Rathmullan writer wants to shine light on struggles women face

AN award winning Rathmullan writer is using her platform to shine a light on the struggles women face in a 21st century society.

Talented writer and lecturer in Writing and Communications at ATU Donegal, Karen Quinn, is highlighting the difficulties women face in her new short story ‘MENopause’ which will be broadcast on BBC Radio 4 on Friday afternoon at 3.45pm.

Her short story MENopause tells the tale of the manager of a bowling alley who struggles to relate to his menopausal employee.


Speaking to the Donegal News, Karen said she believes this is an important story to tell.

“The inspiration behind the piece came from listening to women talk about their experiences of working during the menopause, and I wondered what it would be like telling this story from a young male perspective.

“Immediately the characters came to me fully formed. It was so much fun to write. I love breaking down barriers with writing and encouraging people to talk and at times, laugh about what is usually left unsaid. I hope MENopause is a good representation of that,” said Karen.

Karen has been writing for over a decade and has been the recipient of many awards including the Northern Ireland Comedy Writers programme in 2016.

She is one of BBC Writersroom’s Belfast Voices 2022 and was longlisted for the Mammoth Screen TV Writer’s Award 2021, and twice shortlisted for the Sir Peter Ustinov Television Scriptwriting award run by the International Emmy Committee, in both 2014 and 2015.

Despite being a published children’s writer with her work broadcast on television and published in short story collections, she said she still gets nervous about her work being shown to the world.

“You would think that I would be feeling relaxed about it, but I am so nervous.


“I don’t think that will ever fully leave me. I am going to take that as a good thing, though: obviously it means I still care. I’d be more worried if I took everything in my stride. So, most likely, I’ll listen to it in my car, with my dog, and far away from my family and friends. I hope my dog won’t judge it too harshly,” said Karen.

While her projects cover a wide range of topics, she aims to use her platform to shine the light on young women’s mental health and the everyday struggles they face.

She said she is deeply passionate about reducing the stigma around mental health in general, but especially around women’s mental health.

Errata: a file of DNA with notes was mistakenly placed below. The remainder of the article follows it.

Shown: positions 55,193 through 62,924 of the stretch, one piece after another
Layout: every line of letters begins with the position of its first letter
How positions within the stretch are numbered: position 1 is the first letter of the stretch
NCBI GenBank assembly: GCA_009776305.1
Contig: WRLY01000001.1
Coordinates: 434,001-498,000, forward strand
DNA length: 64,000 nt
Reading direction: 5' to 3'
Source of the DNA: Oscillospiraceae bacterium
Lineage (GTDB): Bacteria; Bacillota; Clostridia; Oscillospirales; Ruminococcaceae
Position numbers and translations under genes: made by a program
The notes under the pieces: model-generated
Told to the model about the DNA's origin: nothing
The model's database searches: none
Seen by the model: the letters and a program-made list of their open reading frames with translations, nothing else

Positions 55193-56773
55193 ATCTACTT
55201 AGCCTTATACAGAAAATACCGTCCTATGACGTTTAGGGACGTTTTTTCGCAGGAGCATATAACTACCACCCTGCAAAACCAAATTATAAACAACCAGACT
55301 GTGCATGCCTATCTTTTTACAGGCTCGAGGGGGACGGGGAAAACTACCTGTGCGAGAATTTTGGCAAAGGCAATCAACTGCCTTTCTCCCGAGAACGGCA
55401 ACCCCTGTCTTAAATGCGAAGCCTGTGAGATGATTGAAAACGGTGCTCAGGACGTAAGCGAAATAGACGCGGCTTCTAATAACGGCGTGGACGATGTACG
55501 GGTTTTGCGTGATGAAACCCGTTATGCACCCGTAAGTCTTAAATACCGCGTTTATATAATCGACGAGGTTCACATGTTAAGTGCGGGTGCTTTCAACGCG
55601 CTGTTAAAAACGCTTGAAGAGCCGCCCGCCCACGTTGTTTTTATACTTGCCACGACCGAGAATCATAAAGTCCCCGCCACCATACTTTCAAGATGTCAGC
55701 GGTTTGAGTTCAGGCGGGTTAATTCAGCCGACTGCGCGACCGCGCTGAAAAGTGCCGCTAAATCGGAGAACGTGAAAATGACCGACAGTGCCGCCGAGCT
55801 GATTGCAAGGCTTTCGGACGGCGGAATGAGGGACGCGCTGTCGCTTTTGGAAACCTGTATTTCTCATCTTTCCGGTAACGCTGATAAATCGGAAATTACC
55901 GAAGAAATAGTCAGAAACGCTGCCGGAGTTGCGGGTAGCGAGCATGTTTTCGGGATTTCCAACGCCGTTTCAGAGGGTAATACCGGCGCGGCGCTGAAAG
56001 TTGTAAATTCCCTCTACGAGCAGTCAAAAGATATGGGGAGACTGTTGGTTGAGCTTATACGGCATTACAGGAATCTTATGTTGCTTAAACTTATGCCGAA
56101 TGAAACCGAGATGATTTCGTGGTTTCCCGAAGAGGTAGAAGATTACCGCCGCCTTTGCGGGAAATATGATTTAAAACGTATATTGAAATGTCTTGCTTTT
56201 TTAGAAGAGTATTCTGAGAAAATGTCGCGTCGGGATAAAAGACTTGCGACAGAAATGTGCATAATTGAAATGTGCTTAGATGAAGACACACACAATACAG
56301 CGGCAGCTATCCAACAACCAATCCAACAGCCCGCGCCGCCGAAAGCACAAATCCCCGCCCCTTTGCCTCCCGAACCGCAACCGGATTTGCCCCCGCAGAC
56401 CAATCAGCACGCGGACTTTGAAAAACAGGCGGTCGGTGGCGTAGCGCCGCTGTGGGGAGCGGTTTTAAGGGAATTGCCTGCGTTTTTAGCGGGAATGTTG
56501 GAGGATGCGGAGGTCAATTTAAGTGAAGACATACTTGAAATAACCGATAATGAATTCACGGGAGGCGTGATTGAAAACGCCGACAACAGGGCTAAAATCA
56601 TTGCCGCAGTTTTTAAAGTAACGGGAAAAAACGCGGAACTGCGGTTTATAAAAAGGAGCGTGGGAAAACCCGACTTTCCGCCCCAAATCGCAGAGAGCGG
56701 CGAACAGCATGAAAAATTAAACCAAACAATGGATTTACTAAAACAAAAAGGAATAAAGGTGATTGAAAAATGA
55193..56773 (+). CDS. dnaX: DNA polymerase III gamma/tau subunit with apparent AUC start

“What has attracted me to writing about mental health from a female perspective is because we are still, in many ways, changing past narratives on how women are seen in society.

“Throughout our lifetimes, women are constantly met with unattainable expectations and this is compounded by the challenges of rising inflation, lack of job opportunities, media, societal (marriage and children) and social and familial pressures.

“It is no wonder young women may feel that they have not met the milestones required to be an acceptable member of society.

“Personally, I am very familiar with these challenges. I think it is so important to highlight and explore them and their impacts and discuss ways that young women can live and thrive during these unsettled times.”

Karen said she discovered her love for writing while she was studying English and Drama at Queen’s University in Belfast.

At that time, she wanted to be an actor so was taking part in as many theatre productions as possible. But her writing career kicked off when she was playing the role of Bridget in Brian Friel’s Translations, and was introduced to playwright and screenwriter Owen McCafferty.

“We started talking about writing. I mentioned that I liked the idea of it.

“I had written little snippets in my younger years and I was a really big fan of a good book but I had never thought I could create anything substantial.

“Owen, who was the writer-in-residence at that time, asked me to write something for him regardless so I put together two pages of bad dialogue and that ended up being my first play that toured Ireland.

Very lucky

“Honestly it has been my life ever since. I feel very lucky that I was gutsy enough to try something new. As a young woman I had the tendency to put barriers in the way of my goals, but I am so glad that self-belief won out on this occasion.”

There are no signs of slowing down for the writer as Karen is currently working on putting the finishing touches to a new play, developing a comedy television series, working on her next novel, developing a writing and consultancy blog (, and preparing to direct her next short film.

“I love my work. Don’t get me wrong, it’s very hard.

“You don’t always have radio dramas to tune in to but I couldn’t imagine my world without it.

“It has led me to meeting the kindest, most creative and generous people and experiencing first-hand the positive impact writing can have on others.

“That is why I love it – it gives people the opportunity to feel heard,” she added.

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